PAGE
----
Sales of oil and refined oil products are the most important single source of recurrent revenues for ISIL. Targeting ISIL's oil loading facilities and heavy trucks can weaken the group, but this alone will not lead to its demise.
RAND researchers developed a framework and metrics for examining vulnerabilities, opportunities, and risks to U.S. energy transmission, storage, and distribution systems through 2030 under a range of uncertainties.
Airstrikes have hit ISIL tanker trucks, oil fields, refineries, and banks, but it would be a mistake to view the group as a poor man's version of its old self. New steps are needed to counter its multi-million dollar taxation and extortion machine.
RAND Europe was commissioned by TOTAL E&P Research and Development to consider the role of human and organisational factors in major accident prevention in the oil and gas sector. The work drew on insights from industrial and academic experts.
New regulations could improve safety at oil and gas refineries in California and benefit nearby communities. Even if the proposed regulations make refineries only 7.3 percent safer than they are currently, they will be worth their implementation costs.
Without the crude oil export ban, producers could sell their product abroad without discounting it, and the Gulf Coast refineries could specialize in the heavier oil for which they are optimized. On the whole, the global refining industry would likely enjoy efficiency gains.
Oregon is rolling out the nation's first large-scale pilot to examine switching to a mileage fee instead of the gas tax. The trial is a welcome next step toward understanding how mileage fees can be deployed.
Fuel tankering is carrying excess fuel on an aircraft when flying from origins where fuel is less expensive than at the destination. Tankering fuel to a conflict zone like Afghanistan is almost always cost-effective, but the story is more complex elsewhere due to how fuel is purchased and resold within the DoD itself.
World oil prices have fallen by more than 40 percent since June 2014 and over the next several years prices are more likely to fall than to rise. The global economy will benefit hugely from this shift, and it's possible that global security will also benefit from lower oil prices.
As ISIS leader Abu Bakr al-Baghdadi reaches for control of the holy sites in and around Mecca and Medina and the wealth that comes with them, the U.S., NATO, and others should consider providing significant equipment and know-how to shore up the border defenses of Saudi Arabia, Kuwait, and Jordan.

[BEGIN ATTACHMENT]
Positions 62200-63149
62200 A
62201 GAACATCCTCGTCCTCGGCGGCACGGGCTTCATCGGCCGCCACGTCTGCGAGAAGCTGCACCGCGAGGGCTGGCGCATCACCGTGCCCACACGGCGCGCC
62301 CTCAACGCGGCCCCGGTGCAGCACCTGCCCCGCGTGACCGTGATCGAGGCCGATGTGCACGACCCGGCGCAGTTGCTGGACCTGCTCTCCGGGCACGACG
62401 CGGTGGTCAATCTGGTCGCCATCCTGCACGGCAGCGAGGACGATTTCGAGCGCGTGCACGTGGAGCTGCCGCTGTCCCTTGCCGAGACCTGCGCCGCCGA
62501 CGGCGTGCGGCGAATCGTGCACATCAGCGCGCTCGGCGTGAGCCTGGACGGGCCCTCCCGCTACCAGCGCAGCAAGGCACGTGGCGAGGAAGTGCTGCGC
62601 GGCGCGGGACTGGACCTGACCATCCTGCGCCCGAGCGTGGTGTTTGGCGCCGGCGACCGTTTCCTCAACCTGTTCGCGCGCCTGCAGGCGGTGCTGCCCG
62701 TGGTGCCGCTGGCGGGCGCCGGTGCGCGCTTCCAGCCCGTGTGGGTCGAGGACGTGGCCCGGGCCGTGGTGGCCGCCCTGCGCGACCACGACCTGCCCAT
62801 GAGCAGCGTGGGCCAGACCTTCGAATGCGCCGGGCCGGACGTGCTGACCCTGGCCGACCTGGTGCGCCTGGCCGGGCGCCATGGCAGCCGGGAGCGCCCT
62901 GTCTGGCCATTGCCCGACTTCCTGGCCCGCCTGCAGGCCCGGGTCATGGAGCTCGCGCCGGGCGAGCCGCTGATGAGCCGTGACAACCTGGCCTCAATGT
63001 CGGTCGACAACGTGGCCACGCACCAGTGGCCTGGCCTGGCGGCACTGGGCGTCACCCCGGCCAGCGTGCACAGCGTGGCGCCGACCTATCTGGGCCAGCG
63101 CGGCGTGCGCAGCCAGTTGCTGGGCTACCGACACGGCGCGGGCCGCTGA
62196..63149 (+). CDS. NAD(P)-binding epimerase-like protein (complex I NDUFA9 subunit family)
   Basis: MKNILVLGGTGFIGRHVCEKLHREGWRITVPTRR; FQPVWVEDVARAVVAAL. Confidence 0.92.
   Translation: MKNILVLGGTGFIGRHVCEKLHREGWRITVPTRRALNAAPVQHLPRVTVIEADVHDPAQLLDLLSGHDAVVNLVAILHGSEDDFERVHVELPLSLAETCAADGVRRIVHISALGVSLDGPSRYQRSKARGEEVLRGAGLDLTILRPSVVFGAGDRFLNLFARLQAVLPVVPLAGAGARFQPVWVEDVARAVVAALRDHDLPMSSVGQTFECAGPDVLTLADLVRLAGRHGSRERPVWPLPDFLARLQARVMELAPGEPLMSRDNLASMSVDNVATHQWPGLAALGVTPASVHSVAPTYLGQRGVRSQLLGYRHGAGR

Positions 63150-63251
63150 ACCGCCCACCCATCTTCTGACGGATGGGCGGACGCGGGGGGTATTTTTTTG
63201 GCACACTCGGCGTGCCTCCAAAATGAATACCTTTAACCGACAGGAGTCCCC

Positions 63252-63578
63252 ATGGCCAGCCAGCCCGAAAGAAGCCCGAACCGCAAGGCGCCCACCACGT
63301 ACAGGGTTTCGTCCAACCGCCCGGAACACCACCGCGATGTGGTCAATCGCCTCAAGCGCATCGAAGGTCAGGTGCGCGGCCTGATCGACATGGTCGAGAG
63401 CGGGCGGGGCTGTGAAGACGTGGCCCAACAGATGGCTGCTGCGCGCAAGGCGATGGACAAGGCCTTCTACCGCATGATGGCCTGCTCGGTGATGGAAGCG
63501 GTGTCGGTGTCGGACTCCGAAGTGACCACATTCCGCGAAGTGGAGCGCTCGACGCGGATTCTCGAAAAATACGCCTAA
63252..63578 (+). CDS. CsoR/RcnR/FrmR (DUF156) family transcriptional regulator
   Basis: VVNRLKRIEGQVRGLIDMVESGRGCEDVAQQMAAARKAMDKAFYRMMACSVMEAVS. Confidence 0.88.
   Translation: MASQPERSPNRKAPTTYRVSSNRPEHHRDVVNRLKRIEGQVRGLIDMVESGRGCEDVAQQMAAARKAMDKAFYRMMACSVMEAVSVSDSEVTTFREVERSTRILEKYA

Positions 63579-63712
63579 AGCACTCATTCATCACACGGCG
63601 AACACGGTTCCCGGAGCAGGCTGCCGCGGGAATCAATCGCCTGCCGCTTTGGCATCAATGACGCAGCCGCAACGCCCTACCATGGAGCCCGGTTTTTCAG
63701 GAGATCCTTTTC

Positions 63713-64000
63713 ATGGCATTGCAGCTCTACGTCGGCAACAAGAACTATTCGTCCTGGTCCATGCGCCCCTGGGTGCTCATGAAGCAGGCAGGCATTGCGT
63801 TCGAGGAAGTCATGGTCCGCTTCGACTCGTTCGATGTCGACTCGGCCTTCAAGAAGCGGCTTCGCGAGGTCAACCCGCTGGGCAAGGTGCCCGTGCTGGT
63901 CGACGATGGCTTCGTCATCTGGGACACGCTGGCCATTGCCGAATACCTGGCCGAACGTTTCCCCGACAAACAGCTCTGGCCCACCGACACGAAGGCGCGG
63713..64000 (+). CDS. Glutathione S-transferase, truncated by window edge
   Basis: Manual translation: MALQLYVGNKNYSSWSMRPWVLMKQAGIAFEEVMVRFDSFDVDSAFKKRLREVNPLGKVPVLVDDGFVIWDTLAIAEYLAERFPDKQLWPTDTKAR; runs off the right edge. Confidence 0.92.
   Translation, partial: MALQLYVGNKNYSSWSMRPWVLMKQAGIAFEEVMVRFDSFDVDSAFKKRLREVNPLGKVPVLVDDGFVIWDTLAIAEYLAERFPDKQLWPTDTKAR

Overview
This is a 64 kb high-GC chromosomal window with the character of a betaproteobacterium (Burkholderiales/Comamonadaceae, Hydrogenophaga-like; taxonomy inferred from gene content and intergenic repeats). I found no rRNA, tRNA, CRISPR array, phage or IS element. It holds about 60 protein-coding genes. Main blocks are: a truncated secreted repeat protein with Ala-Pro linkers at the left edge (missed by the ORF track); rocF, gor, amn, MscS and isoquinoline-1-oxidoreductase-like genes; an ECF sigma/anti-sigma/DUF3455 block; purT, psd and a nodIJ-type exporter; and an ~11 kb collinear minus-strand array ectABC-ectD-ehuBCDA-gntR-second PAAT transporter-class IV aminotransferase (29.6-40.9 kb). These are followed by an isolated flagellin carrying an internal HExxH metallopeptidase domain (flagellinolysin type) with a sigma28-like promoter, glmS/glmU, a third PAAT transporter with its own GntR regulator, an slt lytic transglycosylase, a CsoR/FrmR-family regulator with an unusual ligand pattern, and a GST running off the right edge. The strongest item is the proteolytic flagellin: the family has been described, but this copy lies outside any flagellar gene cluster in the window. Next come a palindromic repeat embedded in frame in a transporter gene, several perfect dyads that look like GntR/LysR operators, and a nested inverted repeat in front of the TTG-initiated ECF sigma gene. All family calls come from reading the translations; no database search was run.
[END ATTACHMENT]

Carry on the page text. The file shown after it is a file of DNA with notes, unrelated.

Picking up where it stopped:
Cheaper oil, government interference, and market dynamics jeopardize the future of Russian and Caspian energy. To be globally competitive, Azerbaijan, Kazakhstan, Russia, and Turkmenistan should let the private sector play a greater role and make more decisions on commercial, rather than political grounds.
Movement toward sharply lower oil prices should be a prominent component of any strategy directed at disabling many of the world's most disruptive threats: Iran's nuclear development, ISIS, Hamas attacks on Israel, and Russia's threat to Ukraine.
Development of natural gas resources has progressed rapidly in Pennsylvania. These activities require many heavy truck trips for equipment and materials, which can damage state and local roads not designed for high volumes of heavy truck traffic.
Mobility — the ability to travel from one location to another — may look very different in the United States in the year 2030. Three key drivers differentiate possible scenarios: the price of oil, the development of environmental regulations, and the amount of highway revenues and expenditures.
A U.S. Official has confirmed that two mariners thought to be U.S. Citizens were kidnapped from an American ship in a pirate attack off of the West African coast — the 40th such attack reported in the Gulf of Guinea in 2013. The current security situation in the Gulf has affected petroleum and natural gas production.
What might one expect for the future of mobility in the U.S. in 2030? A six-step scenario development process resulted in two thought-provoking scenarios that address this question, and three key drivers differentiate the scenarios: the price of oil, the development of environmental regulation, and the amount of highway revenues and expenditures.